The sequential steps in the surgical management of supracondylar femoral fractures include (1) restoration of the articular surface, if needed, (2) stable internal fixation, (3) grafting of bone loss, if necessary, (4) impaction of the fracture in osteoporotic elderly patients, (5) repair of associated ligament injuries and patellar fractures, as indicated, (6) early range of motion of the knee, and (7) delayed protected weight bearing. Nonarticular injuries can be treated using a variety of implants. The method of fixation should be based on a preoperative plan that incorporates the fracture pattern, soft tissue injury, patient factors, surgeon’s preference/familiarity, and hospital resources. In patients with more complex intra-articular involvement (the vast majority of C2 and C3 fractures), the authors prefer the modified lateral (or medial) parapatellar approach to allow access to the joint. In these cases our preference is to use small fragment fixation for the condylar injuries in conjunction with distal femoral locked plates. Temporarily, secure articular fragments using K-wires and/or reduction forceps. Provisional and/or definitive fixation using 3.5- and 4.5-mm cortical screws must be strategically placed to avoid interference with the plate. If a posterior coronal or Hoffa fracture is present, fixation can be obtained by placing countersunk 2.7- or 3.5-mm cortical, or 4-mm cancellous screws through the articular surface from anterior to posterior. After adequate surgical exposure, the femoral condyles are reduced and provisionally fixed with K-wires. Once reduction is confirmed clinically and/or radiographically, the condyles are definitively fixed with long screws anterior and/or posterior in the condyles, allowing sufficient room for the plate. The condylar block can then be reattached to the shaft segment using whichever fixation method the surgeon prefers, plate or nail.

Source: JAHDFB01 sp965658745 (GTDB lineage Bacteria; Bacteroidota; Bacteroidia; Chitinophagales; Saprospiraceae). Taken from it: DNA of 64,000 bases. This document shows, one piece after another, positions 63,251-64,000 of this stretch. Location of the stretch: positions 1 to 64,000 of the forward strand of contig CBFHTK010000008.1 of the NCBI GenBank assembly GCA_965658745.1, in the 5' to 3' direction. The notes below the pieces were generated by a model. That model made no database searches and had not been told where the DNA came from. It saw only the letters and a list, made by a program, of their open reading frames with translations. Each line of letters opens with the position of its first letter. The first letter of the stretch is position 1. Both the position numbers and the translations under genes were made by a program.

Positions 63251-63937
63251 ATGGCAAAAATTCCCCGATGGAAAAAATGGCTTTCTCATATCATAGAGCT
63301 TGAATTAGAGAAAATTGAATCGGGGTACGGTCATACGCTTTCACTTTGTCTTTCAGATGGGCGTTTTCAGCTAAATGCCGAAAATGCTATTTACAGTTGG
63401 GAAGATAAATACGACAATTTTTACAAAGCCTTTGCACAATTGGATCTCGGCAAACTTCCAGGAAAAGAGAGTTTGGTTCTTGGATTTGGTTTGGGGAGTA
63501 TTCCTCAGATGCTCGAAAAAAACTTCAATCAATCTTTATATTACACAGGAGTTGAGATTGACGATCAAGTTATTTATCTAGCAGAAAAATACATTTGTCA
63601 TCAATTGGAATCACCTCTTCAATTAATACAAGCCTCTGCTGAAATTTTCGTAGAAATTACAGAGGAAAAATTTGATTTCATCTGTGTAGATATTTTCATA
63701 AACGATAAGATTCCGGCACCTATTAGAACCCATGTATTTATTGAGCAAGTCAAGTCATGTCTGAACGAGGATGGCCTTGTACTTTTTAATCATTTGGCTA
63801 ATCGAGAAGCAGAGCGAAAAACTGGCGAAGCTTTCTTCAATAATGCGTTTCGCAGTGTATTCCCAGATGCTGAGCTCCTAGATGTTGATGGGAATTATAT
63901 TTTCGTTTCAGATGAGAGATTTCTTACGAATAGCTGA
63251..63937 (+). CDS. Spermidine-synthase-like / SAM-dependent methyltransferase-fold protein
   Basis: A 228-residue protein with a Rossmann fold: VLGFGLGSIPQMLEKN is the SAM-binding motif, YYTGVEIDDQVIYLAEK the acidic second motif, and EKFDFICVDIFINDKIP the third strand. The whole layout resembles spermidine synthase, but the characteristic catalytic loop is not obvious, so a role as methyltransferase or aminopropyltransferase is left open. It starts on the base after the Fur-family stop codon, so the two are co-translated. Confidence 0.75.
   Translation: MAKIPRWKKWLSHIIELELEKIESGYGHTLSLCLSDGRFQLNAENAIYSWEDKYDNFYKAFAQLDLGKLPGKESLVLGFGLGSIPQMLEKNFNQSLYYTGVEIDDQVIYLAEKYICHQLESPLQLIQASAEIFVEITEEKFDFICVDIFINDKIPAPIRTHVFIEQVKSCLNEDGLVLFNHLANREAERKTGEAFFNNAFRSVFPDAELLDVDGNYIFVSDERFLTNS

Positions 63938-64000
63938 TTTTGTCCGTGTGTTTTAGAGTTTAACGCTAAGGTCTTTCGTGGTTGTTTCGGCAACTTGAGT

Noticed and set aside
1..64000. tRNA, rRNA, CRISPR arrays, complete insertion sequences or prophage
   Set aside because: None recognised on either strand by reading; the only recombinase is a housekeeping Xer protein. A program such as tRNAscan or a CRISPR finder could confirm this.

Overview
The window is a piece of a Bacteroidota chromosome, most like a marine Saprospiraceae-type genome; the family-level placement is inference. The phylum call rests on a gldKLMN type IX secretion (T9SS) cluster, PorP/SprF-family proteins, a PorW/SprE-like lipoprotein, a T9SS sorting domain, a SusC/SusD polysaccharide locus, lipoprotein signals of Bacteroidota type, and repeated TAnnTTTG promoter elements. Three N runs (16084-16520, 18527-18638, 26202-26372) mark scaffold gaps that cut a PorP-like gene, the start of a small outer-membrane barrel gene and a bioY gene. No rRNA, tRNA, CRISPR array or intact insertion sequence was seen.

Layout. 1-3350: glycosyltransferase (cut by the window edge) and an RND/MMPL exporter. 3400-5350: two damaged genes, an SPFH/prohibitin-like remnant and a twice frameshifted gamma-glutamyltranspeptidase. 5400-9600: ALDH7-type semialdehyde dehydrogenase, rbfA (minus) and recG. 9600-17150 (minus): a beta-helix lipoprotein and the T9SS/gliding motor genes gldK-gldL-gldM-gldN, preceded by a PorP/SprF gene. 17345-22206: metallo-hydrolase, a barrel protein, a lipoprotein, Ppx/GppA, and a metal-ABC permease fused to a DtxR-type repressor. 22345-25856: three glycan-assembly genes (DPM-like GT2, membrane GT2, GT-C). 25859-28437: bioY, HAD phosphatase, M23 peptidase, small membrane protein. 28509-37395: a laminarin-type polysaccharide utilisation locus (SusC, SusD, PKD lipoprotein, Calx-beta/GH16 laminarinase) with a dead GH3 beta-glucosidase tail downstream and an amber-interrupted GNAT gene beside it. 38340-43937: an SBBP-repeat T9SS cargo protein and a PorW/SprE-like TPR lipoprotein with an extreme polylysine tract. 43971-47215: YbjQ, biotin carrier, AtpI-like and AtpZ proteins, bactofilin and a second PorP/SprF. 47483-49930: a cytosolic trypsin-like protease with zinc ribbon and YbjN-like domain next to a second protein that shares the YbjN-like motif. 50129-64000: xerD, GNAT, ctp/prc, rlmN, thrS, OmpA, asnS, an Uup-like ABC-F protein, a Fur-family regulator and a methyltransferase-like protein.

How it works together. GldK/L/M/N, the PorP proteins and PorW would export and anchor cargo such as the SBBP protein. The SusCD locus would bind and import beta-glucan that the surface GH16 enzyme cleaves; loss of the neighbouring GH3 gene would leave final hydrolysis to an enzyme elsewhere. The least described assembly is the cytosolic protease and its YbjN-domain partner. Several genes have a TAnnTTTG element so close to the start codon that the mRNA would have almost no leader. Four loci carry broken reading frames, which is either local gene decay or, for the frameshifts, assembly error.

Knowledge of fracture biomechanics is vital to maximizing a patient’s chances for union. The use of direct reduction requires a thorough understanding of Perren’s strain theory, and residual gapping at the fracture site should be avoided because it increases the incidence of nonunion and hardware failure. Eight cortices of fixation above and below the fracture site are recommended to provide adequate stability to prevent early torsional and axial failure. A common technical error encountered during indirect reduction and bridge plating is the placement of an overly stiff implant. The use of longer plates with well-spaced cortical screws limits implant stiffness and encourages secondary bone healing. If a locking construct is chosen, a plate of sufficient length to allow no more than 50% of screw holes to be filled is important to prevent stress concentration and premature implant breakage. Newer techniques to modulate locking plate stiffness have recently been reported. Far cortical locking, slotting of near cortical holes, and threaded screw head inserts are all new methods designed to give surgeons control of implant stiffness and direct modulation of the healing environment at the fracture site.